Title: Reality Boy
Author: A.S. King
Publisher: Little Brown Books for Young Readers
Source: ARC (NetGalley)
Genres: Young Adult, Social Issues
Usually I’m not a fan of yellow but I love how the cover incorporates the television color spectrum. The use of color versus black and white is utilized very well and makes for a very striking book cover.
I’m the kid you saw on TV.
A.S. King takes a current cultural phenomenon and turns everything on it’s head. As an ex-reality show star, Gerald is known for being the “Crapper”. While his father works and then comes home to drink himself into oblivion, his mother keeps renovating their gated community household. His older sister Tasha has dropped out of college and screws her boyfriend down in the basement so everyone can hear. His other sister, the only one who really understood their family, has gone off to college leaving Gerald to fend for himself. Through his job at a sports arena food stand, he meets Hannah who shows him that he isn’t alone because everyone is a little messed up. The chapters flash between the reality show filming when Gerald was a kid and him as a teenage. Both the story progression and well-written character development make this a very interesting read. The book brings up a lot of discussion points about our society and it’s obsession with scripted reality.
Even though I have never experienced the kind of psychological damage that can result from media exposure at such a young age, I couldn’t help but empathize with the protagonist Gerald Faust.
While Gerald leapt off the page, Hannah and especially his family bordered on becoming cliché. Even though Tasha was downright sadistic, the way she was slut-shamed throughout the book didn’t sit right with me. The other sister could have played a larger part but instead remained at college, ignoring Gerald’s need for support. His father and mother just made me furious, especially how the mother defended Tasha. There is a fine line between not accepting that your children have a problem and actively ignoring it – his mother fell in the latter category. But I guess it’s better to feel anger towards a character than nothing at all.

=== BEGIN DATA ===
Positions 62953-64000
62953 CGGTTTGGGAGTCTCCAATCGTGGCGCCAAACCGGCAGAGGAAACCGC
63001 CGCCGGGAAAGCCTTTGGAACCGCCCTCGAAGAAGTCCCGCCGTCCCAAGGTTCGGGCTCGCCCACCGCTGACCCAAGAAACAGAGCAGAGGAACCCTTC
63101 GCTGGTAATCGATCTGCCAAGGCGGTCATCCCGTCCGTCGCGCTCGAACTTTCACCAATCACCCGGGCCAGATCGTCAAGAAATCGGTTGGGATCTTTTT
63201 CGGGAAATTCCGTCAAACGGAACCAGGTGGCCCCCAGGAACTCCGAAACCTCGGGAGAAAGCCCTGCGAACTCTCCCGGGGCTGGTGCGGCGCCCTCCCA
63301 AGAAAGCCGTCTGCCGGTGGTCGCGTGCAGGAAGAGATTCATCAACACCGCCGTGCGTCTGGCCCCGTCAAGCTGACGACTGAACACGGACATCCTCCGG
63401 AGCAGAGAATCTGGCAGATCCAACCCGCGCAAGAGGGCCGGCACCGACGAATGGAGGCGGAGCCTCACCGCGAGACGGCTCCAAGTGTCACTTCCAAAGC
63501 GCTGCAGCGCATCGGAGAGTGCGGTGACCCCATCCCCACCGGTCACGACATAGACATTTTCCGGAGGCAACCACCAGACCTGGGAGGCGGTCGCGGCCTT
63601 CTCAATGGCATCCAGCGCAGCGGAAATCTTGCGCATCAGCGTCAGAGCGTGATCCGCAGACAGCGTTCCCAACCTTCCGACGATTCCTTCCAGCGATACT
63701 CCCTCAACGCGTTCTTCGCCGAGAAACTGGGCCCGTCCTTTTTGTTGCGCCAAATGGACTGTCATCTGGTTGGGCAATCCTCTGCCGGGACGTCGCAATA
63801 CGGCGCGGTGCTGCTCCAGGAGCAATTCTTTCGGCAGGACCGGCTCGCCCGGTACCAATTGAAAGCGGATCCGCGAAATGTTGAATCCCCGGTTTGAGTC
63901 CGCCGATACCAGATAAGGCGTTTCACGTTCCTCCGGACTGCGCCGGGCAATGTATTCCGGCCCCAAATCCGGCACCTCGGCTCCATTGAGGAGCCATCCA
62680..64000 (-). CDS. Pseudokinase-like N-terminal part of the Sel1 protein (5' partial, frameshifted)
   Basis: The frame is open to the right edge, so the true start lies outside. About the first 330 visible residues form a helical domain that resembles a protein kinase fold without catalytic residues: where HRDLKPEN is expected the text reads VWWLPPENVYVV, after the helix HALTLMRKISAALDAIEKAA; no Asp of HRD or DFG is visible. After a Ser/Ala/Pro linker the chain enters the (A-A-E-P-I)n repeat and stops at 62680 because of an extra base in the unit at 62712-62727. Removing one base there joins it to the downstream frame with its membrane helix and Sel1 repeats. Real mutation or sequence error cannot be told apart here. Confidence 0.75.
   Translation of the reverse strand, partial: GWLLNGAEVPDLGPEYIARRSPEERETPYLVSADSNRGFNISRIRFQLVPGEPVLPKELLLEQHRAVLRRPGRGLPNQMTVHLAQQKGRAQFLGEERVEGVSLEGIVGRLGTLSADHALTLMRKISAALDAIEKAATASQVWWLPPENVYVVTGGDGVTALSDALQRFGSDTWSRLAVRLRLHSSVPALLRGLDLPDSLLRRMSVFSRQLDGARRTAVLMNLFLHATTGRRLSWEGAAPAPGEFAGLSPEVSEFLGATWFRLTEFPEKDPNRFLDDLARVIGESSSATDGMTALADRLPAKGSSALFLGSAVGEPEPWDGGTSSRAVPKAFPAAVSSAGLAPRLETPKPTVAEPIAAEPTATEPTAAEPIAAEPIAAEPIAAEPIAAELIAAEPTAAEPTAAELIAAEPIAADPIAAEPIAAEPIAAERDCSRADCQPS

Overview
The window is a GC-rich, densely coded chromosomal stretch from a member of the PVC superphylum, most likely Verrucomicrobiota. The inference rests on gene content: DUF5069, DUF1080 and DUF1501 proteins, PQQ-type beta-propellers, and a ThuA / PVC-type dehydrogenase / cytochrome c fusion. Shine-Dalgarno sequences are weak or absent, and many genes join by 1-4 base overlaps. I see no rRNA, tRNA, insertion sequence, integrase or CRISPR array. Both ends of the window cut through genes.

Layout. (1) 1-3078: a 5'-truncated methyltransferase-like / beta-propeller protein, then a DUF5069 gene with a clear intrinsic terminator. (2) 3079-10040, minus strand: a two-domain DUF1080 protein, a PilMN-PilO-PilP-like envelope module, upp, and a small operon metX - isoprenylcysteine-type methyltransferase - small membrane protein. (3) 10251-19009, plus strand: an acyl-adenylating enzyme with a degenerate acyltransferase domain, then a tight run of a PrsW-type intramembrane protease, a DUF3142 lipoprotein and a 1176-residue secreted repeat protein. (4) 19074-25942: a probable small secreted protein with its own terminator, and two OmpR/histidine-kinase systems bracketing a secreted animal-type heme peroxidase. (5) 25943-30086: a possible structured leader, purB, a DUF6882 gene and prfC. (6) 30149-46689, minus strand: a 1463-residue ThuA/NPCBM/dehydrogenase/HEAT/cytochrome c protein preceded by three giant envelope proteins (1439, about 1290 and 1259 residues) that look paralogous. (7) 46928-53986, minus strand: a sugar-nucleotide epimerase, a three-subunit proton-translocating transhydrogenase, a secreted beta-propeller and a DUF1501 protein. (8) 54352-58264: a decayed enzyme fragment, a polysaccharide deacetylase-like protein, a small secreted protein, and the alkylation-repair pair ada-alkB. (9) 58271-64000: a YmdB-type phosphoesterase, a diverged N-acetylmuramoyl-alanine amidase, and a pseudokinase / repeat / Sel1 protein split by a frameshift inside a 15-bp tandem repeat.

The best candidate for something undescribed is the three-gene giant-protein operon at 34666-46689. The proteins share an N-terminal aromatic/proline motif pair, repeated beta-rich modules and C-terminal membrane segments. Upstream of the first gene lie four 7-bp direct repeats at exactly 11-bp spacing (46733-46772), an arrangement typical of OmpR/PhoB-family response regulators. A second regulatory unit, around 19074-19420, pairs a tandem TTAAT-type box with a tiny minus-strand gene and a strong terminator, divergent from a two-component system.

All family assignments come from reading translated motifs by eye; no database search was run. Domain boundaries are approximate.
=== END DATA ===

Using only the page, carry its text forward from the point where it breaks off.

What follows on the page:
The sentences were short and to the point so that the plot moved forwards in a timely manner. The vocabulary was just as simple and reflected Gerald’s inner monologue.
The character insights just blew me away. I don’t think I’ve come across an author with such a solid grasp of the teenage experience in a long time. But at the same time, I can’t stand reading about absentee and/or neglectful parents. Also, I didn’t appreciate how it ultimately came down to Gerald’s relationship with Hannah that allowed him to separate himself from his past.